I always knew I had a great dad; I was cognizant of that from an early age. My confidence in that knowledge grew as I got older, and my friends started making comments about it. So, I always knew I had a great dad, but I didn’t understand the science behind what made him so good. All I knew is that he cared about me. And I knew he cared about me because he spent his free time with me, ...all of it. I mean, all of his free time. He was a very busy guy, with many jobs and responsibilities, but every second he wasn’t working he was with me.
As I got older and explored higher education, studying social theory, and then becoming a licensed prevention specialist, I learned the science behind what made him a great dad. Turns out, it’s pretty simple: he spent his time with me.
Clear back in 1996, researchers Cooksey and Fondell were proving that a fathers’ time spent with his kids has a serious effect on the kids’ behavior as they mature. They showed that it impacts their academic performance, as well as other behaviors. They weren’t the first researchers to prove this, and scientists continue to show just how big of an impact parent time has on kids. Dr. Pearce (2003) showed that adolescents whose parents spend regular, quality time with them, exhibit fewer behavior problems, including violence, depression and drug use. Malik & Rafique (2013) showed the association between parental bonding and a teenager’s level of shyness, self-esteem and self-image. I could go on and on...
The research on this is clear, and I think most of us intuitively understand this concept. We should spend time with our kids; and if we do, we will be closer to them, we will be more bonded with them, and they will turn to us more frequently, and easier, when they need and want help. But understanding the need, and doing it, is two different issues. In my profession I meet parents on a regular basis who are good people and good parents, but like many of us they struggle with creating these bonds with their kids. Why? Because it’s hard. We have so many responsibilities and so many obligations, that sometimes, quality leisure time with our kids takes a forced backseat.
But just this year, 18 years after moving out of my parents house, I discovered something about my father that I didn’t know: he kept lists of all of the significant things he did with me. My mom showed me these lists when I stopped by to visit last month. He has pages for each year of my life (he started when I was about 10 years old) with line items about significant things he and I did together, (i.e. “November 12th, 1992 – Cheered Logan on at his little league basketball game, then went out to lunch, just him and me.”; “July 24th, 1995 - Family picnic in Snow Canyon Park, hiked rocks, then went to a movie... Apollo 13.”; August 11th, 1997 – Me and the kids went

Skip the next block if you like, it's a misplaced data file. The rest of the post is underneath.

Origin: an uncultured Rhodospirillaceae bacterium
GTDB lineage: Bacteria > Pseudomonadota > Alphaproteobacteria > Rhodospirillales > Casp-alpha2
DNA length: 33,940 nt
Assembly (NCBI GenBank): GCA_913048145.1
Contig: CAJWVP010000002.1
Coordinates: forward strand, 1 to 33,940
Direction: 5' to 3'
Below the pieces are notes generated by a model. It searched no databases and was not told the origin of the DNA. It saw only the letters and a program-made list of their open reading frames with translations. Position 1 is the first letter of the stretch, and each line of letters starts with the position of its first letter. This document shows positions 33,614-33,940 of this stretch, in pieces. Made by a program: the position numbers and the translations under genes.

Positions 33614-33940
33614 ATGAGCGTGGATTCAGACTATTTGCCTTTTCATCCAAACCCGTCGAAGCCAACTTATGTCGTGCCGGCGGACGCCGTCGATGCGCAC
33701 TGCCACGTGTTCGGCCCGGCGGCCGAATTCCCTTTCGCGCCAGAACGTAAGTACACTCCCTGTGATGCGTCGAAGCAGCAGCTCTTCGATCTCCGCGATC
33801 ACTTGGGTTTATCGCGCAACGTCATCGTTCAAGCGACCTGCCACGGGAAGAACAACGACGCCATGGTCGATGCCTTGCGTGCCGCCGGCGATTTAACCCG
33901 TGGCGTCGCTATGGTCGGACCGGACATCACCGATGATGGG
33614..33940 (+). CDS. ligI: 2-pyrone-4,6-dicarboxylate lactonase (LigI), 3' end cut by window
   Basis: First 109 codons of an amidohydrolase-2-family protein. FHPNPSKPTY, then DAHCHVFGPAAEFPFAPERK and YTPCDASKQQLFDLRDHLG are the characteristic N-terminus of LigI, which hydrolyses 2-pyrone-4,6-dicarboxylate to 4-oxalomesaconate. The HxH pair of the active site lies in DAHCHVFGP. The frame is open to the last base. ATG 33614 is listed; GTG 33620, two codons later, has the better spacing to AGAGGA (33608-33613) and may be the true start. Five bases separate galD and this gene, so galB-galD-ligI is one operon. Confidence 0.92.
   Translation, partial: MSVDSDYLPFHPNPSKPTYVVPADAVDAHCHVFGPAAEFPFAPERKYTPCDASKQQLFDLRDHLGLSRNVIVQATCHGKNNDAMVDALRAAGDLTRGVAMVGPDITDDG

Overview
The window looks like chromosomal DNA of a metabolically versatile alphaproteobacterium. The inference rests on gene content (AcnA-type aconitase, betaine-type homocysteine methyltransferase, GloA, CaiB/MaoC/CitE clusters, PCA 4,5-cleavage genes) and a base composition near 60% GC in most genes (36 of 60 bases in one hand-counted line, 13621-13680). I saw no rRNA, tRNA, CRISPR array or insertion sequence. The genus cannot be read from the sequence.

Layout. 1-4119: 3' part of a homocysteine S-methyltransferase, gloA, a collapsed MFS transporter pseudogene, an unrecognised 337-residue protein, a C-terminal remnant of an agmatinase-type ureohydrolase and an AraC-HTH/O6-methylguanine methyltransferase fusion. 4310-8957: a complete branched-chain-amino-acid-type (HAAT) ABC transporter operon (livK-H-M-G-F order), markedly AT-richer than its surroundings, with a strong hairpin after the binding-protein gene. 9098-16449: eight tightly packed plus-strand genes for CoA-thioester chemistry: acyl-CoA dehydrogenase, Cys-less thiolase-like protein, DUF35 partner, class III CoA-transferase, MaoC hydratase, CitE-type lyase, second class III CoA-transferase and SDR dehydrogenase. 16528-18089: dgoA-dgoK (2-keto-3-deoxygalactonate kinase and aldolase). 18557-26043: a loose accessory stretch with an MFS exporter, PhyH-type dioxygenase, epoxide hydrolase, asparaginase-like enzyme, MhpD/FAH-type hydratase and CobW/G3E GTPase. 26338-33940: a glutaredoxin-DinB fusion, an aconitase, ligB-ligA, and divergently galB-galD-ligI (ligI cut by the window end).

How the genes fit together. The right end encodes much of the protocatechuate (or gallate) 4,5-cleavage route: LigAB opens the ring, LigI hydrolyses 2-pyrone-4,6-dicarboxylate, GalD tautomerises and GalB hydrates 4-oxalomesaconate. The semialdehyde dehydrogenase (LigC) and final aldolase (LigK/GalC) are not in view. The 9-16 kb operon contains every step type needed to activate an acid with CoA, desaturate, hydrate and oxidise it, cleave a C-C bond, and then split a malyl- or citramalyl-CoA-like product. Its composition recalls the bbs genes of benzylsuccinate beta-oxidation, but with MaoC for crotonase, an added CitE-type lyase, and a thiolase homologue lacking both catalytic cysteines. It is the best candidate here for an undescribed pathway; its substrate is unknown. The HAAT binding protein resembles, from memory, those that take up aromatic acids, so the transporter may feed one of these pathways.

camping for the weekend, fishing at Enterprise Reservoir, hiking in Pine Park, good dutch oven dinner.”)
I asked him whey he started these lists, and he told me it was to accomplish two things: 1- they acted as a journal of sorts, and 2- they helped him make sure that he was doing as many things with me as he could. If he noticed that his list was a little short, he would purposefully plan some more activities for us to do together. It also helped him make sure that he had a certain number of “significant” activities; things bigger than just playing catch or shooting hoops. He made sure to always have a certain number of “quality-time” things, like multiple-day camping and fishing trips each year. He told me, “I felt like just going to dinner or shooting hoops wasn’t quite enough, we needed long-term bonding experiences. So if I noticed that my list didn’t have enough of those extended, personal activities, I knew I needed to plan something.”
I like to refer to this as “Purposeful Parenting”.
Sometimes, we have to schedule or plan out opportunities to bond with our kids. They need to be regular, and consistent. And they have to be positive and fun. We should share our interests with our kids. We should get them outside, away from the hustle and bustle and distractions of technology where we can interact in meaningful ways, and build bonds and rapport. And it might require that we are more purposeful about it, so when the every-day onslaught of life makes us forget, we have a list to remind us that we could do more.
My dad was really good at this, (thanks Dad!). I intend to follow in his footsteps.
By Logan Reid
Utah Prevention Network
Director of Prevention
Planning District: Southwest
Southwest Behavioral Health Center
245 East 680 South
Cedar City, UT 84720
Logan is the Director of Prevention for the Southwest Behavioral Health Center and is a state and internationally Licensed Prevention Specialist. He started in prevention as the president of a college prevention club while attending Dixie State University, and has worked as a Program Supervisor in Youth Corrections. He has degrees in Criminal Justice, Sociology, and Social Research Methods and Theory. Logan is Chairman of the Utah Prevention Coalition Association and the Vice Chair of the Utah Prevention Network, and a graduate of the National Coalition Academy. He also teaches sociology at Dixie State University. Logan has worked for the Southwest Behavioral Health Center since 2008, and absolutely loves his job and his colleagues!
Elizabeth C. Cooksey and Michelle M. Fondell, “Spending Time with His Kids: Effects of Family Structure on Fathers’ and Children’s Lives,” Journal of Marriage and the Family 58 (August 1996): 693-707.
Michelle J. Pearce, “The Protective Effects of Religiousness and Parent Involvement on the Development of Conduct Problems Among Youth Exposed to Violence,” Child Development 74, No. 6 (November/December 2003): 1682-1696.
Tasmia Malik and Rafia Rafique, “Parental Bonding and its Association With Shyness, Self-Esteem and Self-Image in Teenagers,” Journal of Behavioural Sciences, Vol. 23, No. 3, 2013